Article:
PORTLAND — Whatever happened to kindness? This question has popped into my head and stayed there over the past few weeks. The repeated news articles about the Planned Parenthood protests on Fridays and Saturdays by abortion protesters raise the question in my mind.

Reports in Portland-area newspapers have detailed the complaints made by patients to the Planned Parenthood clinic on Congress Street.

Planned Parenthood surveyed patients, with 150 of the 161 patients who responded reporting they felt uncomfortable about the protesters’ presence outside the clinic’s door, and 110 of those patients indicating they felt harassed or intimidated.

What has happened to kindness among people? Yes, there are First Amendment rights that guarantee freedom of speech, but what about human decency and kindness?

Yes, we have a wide range of opinions about health care options for those seeking an abortion, but is standing outside a clinic shouting things like “you will burn in hellfire” — as one protester scolded a patient, according to Portland’s police chief — really going to change any abortion laws one way or another? Changing laws (sometimes) happens at City Hall, the State House or the nation’s capital in Washington, D.C., but certainly not outside a medical clinic.

As most of us know, but perhaps the protesters have failed to absorb, any medical or health care decision we make is likely done in privacy within our own hearts, or with trusted counsel of a family member, friend or spiritual adviser.

I doubt that anyone in our free society would want another person telling him or her the health care decision they should make or taunting them about that decision.

Yet right before our eyes, protesters are taunting, harassing and name-calling patients as they approach the Planned Parenthood clinic and walk through the clinic’s doors.

We know that some people in our free society have taken their strong feelings about abortion too far; in our recent history, some doctors who performed abortions have been murdered for this reason alone.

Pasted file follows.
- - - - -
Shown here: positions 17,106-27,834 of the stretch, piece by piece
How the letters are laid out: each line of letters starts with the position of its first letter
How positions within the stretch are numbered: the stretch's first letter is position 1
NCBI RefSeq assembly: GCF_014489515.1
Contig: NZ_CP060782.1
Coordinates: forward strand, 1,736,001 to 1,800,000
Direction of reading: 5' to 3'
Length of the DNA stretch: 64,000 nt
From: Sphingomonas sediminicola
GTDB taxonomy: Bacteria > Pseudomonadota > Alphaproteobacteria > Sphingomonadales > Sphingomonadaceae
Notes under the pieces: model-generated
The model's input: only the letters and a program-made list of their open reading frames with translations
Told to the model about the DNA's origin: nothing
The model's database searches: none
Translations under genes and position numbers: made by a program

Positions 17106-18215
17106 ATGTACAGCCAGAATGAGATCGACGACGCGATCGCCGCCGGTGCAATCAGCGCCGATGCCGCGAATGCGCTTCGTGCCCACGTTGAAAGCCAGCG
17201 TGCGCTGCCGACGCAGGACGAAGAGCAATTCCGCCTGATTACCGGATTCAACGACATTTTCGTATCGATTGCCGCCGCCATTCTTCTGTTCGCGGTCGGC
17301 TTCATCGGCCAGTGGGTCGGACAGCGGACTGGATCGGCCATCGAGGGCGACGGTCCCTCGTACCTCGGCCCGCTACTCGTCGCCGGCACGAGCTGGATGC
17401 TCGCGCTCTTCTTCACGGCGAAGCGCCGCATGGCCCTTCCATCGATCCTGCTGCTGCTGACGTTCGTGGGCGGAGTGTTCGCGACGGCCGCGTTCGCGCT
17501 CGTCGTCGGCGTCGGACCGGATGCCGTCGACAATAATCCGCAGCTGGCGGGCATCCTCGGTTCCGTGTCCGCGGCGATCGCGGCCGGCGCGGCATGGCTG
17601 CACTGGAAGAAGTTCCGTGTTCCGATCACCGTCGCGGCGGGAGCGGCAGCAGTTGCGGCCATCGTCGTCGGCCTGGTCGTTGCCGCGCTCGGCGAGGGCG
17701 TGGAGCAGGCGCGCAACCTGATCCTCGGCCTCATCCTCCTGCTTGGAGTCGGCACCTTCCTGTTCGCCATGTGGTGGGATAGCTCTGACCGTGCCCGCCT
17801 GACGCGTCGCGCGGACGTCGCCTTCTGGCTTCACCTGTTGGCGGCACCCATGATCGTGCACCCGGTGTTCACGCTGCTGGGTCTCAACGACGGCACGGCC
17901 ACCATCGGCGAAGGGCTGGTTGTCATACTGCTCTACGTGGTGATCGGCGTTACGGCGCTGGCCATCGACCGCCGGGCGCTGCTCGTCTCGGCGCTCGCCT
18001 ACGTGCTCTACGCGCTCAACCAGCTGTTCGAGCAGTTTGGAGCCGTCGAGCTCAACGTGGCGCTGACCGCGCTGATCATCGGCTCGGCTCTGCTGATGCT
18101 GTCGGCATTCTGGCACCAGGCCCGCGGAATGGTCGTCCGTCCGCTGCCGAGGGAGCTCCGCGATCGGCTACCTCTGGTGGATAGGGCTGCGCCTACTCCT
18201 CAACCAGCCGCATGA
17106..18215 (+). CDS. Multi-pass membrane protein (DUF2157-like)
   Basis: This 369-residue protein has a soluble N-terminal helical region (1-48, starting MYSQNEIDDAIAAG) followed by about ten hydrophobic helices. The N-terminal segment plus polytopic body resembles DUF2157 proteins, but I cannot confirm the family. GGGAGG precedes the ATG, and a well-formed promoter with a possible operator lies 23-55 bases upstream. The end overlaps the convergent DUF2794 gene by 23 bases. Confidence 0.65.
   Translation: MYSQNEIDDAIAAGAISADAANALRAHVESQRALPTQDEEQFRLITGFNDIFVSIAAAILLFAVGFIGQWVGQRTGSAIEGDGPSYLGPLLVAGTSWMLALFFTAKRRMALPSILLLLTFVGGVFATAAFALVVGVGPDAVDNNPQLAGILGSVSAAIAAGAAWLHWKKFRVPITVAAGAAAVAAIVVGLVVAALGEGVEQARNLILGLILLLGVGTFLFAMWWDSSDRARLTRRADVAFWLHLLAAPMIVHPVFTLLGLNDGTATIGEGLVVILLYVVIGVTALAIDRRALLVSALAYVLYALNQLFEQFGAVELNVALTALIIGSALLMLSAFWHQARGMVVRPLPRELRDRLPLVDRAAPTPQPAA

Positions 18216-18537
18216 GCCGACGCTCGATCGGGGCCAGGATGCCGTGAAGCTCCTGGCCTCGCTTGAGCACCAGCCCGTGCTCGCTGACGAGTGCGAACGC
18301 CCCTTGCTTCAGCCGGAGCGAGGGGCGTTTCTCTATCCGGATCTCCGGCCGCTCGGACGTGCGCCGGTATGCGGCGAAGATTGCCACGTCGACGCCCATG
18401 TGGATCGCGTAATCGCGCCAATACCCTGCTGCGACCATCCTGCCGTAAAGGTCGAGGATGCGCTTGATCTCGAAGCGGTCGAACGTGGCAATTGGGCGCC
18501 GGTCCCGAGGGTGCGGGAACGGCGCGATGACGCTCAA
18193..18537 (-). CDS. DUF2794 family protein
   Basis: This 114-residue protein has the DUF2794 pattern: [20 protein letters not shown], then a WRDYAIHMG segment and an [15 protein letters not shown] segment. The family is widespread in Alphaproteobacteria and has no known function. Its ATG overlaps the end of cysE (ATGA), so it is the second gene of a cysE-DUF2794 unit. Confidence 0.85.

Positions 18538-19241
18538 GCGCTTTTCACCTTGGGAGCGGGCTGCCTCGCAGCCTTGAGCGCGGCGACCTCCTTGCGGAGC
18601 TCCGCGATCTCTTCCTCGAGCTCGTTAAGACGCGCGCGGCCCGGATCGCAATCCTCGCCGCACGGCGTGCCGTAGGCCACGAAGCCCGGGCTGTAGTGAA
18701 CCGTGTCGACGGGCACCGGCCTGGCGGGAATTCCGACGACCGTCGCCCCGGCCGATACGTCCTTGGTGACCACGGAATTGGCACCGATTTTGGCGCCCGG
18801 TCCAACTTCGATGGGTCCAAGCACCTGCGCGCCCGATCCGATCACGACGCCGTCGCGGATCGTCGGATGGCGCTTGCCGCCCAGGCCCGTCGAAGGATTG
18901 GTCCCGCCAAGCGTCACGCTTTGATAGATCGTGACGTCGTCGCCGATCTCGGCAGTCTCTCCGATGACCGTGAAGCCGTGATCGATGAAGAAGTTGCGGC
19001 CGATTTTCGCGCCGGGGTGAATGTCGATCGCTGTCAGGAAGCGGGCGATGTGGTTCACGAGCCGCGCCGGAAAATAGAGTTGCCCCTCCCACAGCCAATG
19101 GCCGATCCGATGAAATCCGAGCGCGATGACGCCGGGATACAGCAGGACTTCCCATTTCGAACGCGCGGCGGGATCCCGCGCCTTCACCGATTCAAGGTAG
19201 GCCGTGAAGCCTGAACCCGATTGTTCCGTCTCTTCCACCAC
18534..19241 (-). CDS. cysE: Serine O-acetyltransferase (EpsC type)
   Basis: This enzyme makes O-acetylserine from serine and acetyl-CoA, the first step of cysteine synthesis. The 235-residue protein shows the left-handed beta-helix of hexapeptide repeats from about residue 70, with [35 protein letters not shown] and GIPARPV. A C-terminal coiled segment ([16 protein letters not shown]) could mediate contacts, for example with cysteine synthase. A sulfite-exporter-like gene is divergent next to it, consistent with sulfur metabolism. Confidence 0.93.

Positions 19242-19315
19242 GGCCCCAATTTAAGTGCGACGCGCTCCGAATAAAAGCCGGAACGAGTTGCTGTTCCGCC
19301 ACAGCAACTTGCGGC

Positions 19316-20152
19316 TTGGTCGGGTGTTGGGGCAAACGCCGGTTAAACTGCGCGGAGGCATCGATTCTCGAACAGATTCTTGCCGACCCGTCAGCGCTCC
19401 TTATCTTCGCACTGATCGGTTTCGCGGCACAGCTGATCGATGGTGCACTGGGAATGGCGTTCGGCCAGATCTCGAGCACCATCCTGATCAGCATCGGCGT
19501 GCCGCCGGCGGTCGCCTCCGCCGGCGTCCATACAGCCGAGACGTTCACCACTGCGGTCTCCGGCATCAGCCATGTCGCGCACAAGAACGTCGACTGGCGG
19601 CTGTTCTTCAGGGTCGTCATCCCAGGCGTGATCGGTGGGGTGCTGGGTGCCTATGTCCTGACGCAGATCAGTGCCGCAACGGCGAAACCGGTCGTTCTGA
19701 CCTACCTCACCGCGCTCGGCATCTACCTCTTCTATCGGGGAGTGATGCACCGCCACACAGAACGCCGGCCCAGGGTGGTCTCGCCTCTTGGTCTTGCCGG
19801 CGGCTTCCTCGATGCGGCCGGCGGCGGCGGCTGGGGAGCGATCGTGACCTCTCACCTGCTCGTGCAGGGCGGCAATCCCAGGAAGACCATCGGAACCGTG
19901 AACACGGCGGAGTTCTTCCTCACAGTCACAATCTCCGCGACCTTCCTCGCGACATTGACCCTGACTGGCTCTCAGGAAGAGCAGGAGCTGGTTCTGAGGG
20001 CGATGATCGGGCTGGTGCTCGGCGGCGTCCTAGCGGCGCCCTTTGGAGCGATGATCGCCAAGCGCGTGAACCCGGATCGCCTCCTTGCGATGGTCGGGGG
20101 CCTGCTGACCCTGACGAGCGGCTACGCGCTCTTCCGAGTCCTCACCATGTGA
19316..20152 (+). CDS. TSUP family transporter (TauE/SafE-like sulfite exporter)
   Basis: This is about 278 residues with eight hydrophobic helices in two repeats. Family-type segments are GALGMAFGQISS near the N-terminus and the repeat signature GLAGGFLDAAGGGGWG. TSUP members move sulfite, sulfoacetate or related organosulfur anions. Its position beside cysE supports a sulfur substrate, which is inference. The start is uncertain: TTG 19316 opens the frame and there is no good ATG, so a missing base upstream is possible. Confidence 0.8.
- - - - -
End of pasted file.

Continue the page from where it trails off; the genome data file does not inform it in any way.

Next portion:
There’s a wide berth between taunting, harassment and murder, but why indeed do these protesters scream out their vengeance about abortion at those who have made a private decision in their own hearts in our free society?

Our police chief and the city’s neighborhood prosecutor say that the process of deciding whether to have a buffer zone surrounding the clinic’s entryway is not an easy one. First Amendment rights for both sides need to be considered.

The law stretches beyond my comfort level in regard to allowable verbal taunts, hollering or voicing fervent opinions on the sidewalk outside the clinic.

I’m one voice. I’m hoping others will be challenged to think about my question regarding kindness.

A T-shirt logo I saw recently said: “You have the right to Love!” In the name of loving our fellow human beings, I hope those who wish to express their opinions about abortion outside the Planned Parenthood clinic will think about love and kindness long and hard. As a wise global spiritual leader said recently, “Who am I to judge (others)?”

Indeed! Who are we to judge others, declare them sinners or decry their decisions? In my faith journey, to my knowledge, the Scriptures about the life and ministry of a man named Jesus and the people who followed him were known as “The Way.” Love, kindness and mercy were at the root of every parable or lesson taught. Jesus’ ministry and what he asked of his followers was to feed the hungry, welcome the stranger and visit the sick with loving kindness.

One of the followers of Jesus wrote in a letter to the Ephesians: “Be kind to one another, tenderhearted, forgiving one another, as God in Christ forgave you.”

Many prophets in ancient and more recent times have taught that basic tenet that I believe is so important: “Love your neighbor as yourself.” Perhaps those who holler and taunt do not love themselves enough to pass loving kindness unto others. I do not know, and will not judge them.

However, in the spirit of love and kindness, I earnestly hope that judgment, shouting and taunting in the neighborhood of the clinic will cease. I suspect the women approaching the Planned Parenthood clinic are in need of kind and loving voices as they make their way through those doors.


JulieAnn Heinrich is a resident of Portland.


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